Find Information About:

Drugs & Supplements

Get information and reviews on prescription drugs, over-the-counter medications, vitamins, and supplements. Search by name or medical condition.

Pill Identifier
WebMD

Pill Identifier

Having trouble identifying your pills?

Enter the shape, color, or imprint of your prescription or OTC drug. Our pill identification tool will display pictures that you can compare to your pill.

Get Started
My Medicine
WebMD

My Medicine

Save your medicine, check interactions, sign up for FDA alerts, create family profiles and more.

Get Started

WebMD Health Experts and Community

Talk to health experts and other people like you in WebMD's Communities. It's a safe forum where you can create or participate in support groups and discussions about health topics that interest you.

  • Second Opinion
    WebMD

    Second Opinion

    Read expert perspectives on popular health topics.

  • Community
    WebMD

    Community

    Connect with people like you, and get expert guidance on living a healthy life.

Got a health question? Get answers provided by leading organizations, doctors, and experts.

Get Answers

Sign up to receive WebMD's award-winning content delivered to your inbox.

Sign Up

Lung Disease & Respiratory Health Center

Font Size
A
A
A

Tuberculosis (TB) - Treatment Overview

Doctors treat tuberculosis (TB) with antibiotics to kill the TB bacteria. These medicines are given to everyone who has TB, including infants, children, pregnant women, and people who have a weakened immune system.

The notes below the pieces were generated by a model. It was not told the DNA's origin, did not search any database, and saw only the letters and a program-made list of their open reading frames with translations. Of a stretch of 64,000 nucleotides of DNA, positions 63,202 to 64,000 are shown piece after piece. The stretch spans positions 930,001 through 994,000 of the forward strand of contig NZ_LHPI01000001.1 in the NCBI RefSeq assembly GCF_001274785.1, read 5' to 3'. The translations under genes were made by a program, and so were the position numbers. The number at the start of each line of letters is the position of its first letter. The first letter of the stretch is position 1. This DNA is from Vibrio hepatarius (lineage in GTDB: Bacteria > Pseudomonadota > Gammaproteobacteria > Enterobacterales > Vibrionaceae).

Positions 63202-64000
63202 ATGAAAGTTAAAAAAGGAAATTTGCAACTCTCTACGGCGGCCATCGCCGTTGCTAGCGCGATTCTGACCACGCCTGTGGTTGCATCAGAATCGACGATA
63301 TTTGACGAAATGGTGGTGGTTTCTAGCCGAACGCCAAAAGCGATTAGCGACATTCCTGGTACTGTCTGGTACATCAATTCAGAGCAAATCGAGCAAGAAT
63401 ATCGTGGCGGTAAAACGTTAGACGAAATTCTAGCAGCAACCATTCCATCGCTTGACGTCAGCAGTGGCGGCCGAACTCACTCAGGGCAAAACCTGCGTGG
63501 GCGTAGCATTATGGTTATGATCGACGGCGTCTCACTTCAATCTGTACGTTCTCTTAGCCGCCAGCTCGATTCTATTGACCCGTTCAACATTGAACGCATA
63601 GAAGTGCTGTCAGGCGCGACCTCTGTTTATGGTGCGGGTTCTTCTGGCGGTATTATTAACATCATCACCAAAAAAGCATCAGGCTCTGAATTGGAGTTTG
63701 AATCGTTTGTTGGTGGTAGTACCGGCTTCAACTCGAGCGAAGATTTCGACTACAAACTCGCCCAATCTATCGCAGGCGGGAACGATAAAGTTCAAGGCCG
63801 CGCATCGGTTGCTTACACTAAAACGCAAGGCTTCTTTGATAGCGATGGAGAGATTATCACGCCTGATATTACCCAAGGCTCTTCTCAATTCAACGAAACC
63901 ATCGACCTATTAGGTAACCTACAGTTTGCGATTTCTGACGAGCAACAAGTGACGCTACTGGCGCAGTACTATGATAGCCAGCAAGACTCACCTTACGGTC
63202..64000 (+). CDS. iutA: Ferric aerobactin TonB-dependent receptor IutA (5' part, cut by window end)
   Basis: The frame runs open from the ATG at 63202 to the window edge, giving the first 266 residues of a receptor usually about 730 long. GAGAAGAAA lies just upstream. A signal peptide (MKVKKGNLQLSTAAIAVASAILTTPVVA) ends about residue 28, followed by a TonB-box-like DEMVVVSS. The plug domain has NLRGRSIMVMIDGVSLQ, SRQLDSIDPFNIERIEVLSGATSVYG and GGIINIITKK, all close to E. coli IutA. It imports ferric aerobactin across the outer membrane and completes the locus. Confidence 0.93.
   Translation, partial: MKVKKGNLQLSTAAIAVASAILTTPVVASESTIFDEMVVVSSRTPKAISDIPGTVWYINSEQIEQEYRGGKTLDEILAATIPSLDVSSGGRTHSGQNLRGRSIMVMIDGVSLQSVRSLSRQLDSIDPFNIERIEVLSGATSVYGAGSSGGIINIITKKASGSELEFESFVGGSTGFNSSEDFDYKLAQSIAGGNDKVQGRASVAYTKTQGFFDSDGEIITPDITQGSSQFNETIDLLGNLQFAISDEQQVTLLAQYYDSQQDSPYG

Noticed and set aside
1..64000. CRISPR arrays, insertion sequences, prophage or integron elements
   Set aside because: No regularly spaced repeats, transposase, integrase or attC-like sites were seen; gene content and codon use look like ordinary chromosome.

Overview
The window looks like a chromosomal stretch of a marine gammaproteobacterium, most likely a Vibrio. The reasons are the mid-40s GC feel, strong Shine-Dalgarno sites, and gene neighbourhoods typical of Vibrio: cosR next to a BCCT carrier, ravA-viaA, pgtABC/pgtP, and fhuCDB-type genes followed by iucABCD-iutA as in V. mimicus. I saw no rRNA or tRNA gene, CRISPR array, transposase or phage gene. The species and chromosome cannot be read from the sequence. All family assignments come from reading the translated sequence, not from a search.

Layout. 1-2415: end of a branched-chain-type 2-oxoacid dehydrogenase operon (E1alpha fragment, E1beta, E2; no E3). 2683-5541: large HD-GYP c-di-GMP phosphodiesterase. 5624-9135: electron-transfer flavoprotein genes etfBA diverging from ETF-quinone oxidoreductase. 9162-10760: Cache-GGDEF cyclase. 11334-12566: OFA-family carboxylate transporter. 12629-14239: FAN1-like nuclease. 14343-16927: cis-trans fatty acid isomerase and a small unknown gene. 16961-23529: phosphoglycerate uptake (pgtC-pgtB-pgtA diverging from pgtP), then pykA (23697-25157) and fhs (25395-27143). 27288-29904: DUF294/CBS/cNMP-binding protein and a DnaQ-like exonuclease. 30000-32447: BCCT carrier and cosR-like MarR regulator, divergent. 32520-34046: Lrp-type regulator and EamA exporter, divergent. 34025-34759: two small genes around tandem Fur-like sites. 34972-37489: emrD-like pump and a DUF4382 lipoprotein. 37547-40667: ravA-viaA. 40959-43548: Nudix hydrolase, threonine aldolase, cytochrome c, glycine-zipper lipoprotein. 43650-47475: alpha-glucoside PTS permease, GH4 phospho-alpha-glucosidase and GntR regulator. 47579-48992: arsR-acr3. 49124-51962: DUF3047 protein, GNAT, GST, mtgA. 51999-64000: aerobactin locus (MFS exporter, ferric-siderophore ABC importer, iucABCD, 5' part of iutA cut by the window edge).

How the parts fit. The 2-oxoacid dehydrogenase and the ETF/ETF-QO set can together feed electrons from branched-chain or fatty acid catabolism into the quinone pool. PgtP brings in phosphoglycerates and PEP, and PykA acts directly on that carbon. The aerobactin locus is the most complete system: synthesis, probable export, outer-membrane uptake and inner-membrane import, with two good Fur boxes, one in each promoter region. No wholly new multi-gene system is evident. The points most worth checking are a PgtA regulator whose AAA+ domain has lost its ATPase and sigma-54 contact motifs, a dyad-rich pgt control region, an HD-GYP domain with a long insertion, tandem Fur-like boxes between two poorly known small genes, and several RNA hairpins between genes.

Treatment for active tuberculosis

Health experts recommend:4

Treatment for latent tuberculosis

Experts recommend one of the following:

  • Using one medicine to kill the TB bacteria and prevent active TB.
    • The standard treatment is isoniazid taken for 9 months. For people who cannot take isoniazid for 9 months, sometimes a 6-month treatment program is done.1
    • Treatment with rifampin for 4 months is another choice. This is an acceptable alternate treatment, especially for people who have been exposed to bacteria that are resistant to isoniazid.1
  • Taking two antibiotics once a week for 12 weeks to kill the TB bacteria.5 For this treatment, a health professional watches you take each dose of antibiotics. Taking every dose of antibiotic helps prevent the TB bacteria from getting resistant to the antibiotics. The antibiotic combinations include isoniazid and rifapentine or isoniazid and rifampin.

Treatment is recommended for anyone with a skin test that shows a TB infection, and is especially important for people who:

  • Are known to or are likely to be infected with HIV.
  • Have close contact with a person who has active TB.
  • Have a chest X-ray that suggests a TB infection and have not had a complete course of treatment.
  • Inject illegal drugs.
  • Have medical conditions or take medicines that weaken the immune system.
1 | 2
Next Article:

Today on WebMD

man coughing
You may not even know you have it.
blood clot
Signs of this potentially fatal complication.
 
man coughing
When a cold becomes bronchitis.
human lungs
Causes behind painful breathing, fluid buildup.
 

chest x-ray
Slideshow
Bronchitis Overview
SLIDESHOW
 
Copd Myth Fact Quiz
QUIZ
Energy Boosting Foods
SLIDESHOW
 

lungs
Article
smokestacks
Article
 
woman coughing
Article
Lung xray and caduceus
Article